Child Custody and Relocation

Child Custody and Relocation

After a divorce, the former spouses may feel the need to change things up in order to move on with their lives and close a chapter that in some cases is often painful. The parent who has custody of the child may want to move to another state to pursue new opportunities in employment or even a new relationship.

These kinds of life changes can shake up even the most friendly custody situations as a non-custodial parent is faced with the possibility of not seeing his or her child regularly, or having to incur the costs of going to visit the child in the new home. On the other hand, the non-custodial parent may get longer periods of visitation time, such as during school breaks and other long holidays. However, the child stands to lose vital weekly interaction with the non-custodial parent, as well as connections to other family members and friends and will have to change schools after the move.

The Best Interests of the Child

According to State law, it is important for a court to consider the best interests of the child before deciding whether or not to allow a parent to move with the child. While a child’s weekly interactions with the non-custodial parent may be beneficial to him or her, in some cases, it is in the child’s best interest to be allowed to move. The court has to consider this interest while taking into account the right of the custodial parent to move and start a new life elsewhere. The factors, established that the court considers in making the decision, include the following:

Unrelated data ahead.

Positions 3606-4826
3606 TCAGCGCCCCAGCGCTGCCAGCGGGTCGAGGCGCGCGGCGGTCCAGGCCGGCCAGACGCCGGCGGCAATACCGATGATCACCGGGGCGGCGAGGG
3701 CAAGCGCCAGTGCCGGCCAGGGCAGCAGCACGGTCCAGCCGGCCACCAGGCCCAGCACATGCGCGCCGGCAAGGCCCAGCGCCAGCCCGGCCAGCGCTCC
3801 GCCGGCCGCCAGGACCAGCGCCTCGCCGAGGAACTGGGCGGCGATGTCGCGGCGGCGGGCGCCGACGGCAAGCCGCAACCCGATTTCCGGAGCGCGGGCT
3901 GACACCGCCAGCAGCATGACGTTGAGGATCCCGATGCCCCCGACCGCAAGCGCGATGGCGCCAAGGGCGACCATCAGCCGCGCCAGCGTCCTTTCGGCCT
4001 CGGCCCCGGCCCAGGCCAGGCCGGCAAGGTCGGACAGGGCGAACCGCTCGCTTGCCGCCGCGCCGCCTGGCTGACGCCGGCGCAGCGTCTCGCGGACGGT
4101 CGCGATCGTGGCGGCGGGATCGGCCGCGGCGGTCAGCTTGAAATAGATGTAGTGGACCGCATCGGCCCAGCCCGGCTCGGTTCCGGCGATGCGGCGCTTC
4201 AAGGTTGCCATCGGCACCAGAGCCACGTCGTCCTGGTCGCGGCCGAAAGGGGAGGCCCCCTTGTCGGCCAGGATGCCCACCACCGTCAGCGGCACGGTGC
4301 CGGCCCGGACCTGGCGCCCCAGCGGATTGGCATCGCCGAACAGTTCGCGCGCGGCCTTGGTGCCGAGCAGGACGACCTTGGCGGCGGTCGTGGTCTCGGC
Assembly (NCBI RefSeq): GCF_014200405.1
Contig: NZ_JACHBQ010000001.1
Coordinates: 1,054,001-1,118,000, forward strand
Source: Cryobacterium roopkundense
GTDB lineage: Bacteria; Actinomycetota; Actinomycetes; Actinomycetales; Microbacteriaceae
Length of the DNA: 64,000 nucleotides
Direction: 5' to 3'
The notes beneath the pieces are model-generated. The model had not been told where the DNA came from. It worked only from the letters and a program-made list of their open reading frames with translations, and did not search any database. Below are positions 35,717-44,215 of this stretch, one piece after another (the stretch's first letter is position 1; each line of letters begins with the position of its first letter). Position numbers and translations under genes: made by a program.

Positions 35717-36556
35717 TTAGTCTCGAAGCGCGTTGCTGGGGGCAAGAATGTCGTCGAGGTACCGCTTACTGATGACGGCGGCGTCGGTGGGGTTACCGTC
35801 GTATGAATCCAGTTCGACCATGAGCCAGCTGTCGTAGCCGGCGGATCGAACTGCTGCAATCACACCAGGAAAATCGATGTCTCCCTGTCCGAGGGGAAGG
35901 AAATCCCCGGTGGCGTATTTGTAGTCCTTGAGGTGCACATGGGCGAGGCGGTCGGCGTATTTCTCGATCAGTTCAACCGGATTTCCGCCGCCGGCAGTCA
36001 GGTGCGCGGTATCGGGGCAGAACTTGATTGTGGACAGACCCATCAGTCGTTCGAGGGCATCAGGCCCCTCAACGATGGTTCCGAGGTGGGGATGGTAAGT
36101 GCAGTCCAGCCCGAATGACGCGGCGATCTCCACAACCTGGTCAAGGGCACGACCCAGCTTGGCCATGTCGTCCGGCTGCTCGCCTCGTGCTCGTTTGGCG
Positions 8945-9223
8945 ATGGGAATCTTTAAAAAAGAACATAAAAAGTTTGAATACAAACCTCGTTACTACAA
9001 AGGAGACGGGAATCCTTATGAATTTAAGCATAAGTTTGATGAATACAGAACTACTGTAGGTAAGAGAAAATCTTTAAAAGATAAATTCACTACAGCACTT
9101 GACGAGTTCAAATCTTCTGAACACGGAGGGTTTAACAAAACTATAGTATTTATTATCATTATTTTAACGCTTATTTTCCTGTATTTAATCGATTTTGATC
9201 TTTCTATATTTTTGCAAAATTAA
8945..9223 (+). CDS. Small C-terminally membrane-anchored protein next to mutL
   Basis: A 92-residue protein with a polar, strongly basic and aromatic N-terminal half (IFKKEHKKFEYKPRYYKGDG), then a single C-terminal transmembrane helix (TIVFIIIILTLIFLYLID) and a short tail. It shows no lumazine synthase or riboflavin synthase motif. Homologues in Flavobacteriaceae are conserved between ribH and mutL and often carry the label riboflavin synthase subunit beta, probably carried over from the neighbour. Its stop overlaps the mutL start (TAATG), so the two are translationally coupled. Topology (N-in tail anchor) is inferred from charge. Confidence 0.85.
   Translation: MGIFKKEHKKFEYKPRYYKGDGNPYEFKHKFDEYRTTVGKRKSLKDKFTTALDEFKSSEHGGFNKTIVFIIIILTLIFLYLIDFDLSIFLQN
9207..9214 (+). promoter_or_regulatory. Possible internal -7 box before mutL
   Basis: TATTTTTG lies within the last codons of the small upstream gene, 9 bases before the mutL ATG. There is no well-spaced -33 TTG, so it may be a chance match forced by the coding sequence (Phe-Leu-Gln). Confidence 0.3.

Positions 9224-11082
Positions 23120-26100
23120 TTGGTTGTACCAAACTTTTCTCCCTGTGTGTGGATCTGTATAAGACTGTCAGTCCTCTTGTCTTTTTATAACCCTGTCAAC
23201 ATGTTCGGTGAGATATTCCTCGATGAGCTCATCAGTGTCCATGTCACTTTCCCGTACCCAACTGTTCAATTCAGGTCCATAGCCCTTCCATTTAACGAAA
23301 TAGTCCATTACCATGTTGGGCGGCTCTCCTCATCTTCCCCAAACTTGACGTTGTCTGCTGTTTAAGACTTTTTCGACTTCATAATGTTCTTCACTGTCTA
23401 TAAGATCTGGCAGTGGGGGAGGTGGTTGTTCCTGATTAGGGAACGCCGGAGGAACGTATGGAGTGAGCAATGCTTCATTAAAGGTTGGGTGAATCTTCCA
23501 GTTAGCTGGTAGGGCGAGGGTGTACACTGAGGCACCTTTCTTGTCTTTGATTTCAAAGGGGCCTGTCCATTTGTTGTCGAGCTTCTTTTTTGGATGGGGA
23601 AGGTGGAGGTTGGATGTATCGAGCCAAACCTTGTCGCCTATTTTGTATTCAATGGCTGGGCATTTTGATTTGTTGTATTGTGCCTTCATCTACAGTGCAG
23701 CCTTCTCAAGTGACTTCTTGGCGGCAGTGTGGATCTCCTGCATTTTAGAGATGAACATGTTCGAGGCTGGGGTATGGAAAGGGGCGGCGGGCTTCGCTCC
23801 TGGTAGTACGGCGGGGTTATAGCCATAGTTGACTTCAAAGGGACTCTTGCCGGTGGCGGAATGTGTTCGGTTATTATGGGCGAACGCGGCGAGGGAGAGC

• The custodial parent’s reasons for relocating and the non-custodial parent’s reasons for being against the move
  • The child’s relationship with each parent
  • How the move will affect the child emotionally, educationally or socially
  • How often the non-custodial parent will be able to visit
  •  How the move will affect the child’s relationship with the non-custodial parent

Ultimately, the court can either allow the move and permit the non-custodial parent extra visitation time; or switch custody to the non-custodial parent if they are willing to and capable of becoming the custodial parent. The court cannot order the custodial parent to stay in the state and would most likely not want to place such restrictions on the parent. The parent is essentially left with the choice of leaving and losing custody or just abandoning the move altogether and remaining the custodial parent.

Contacting a Family Attorney

If you are a non-custodial parent and are facing the challenge of your child’s possible relocation to another state, you need to consult with a qualified and experienced attorney who can advise you on the way forward. If you are the custodial parent and would like to relocate with your child, contacting a law firm can help your move be less stressful and in compliance with the law.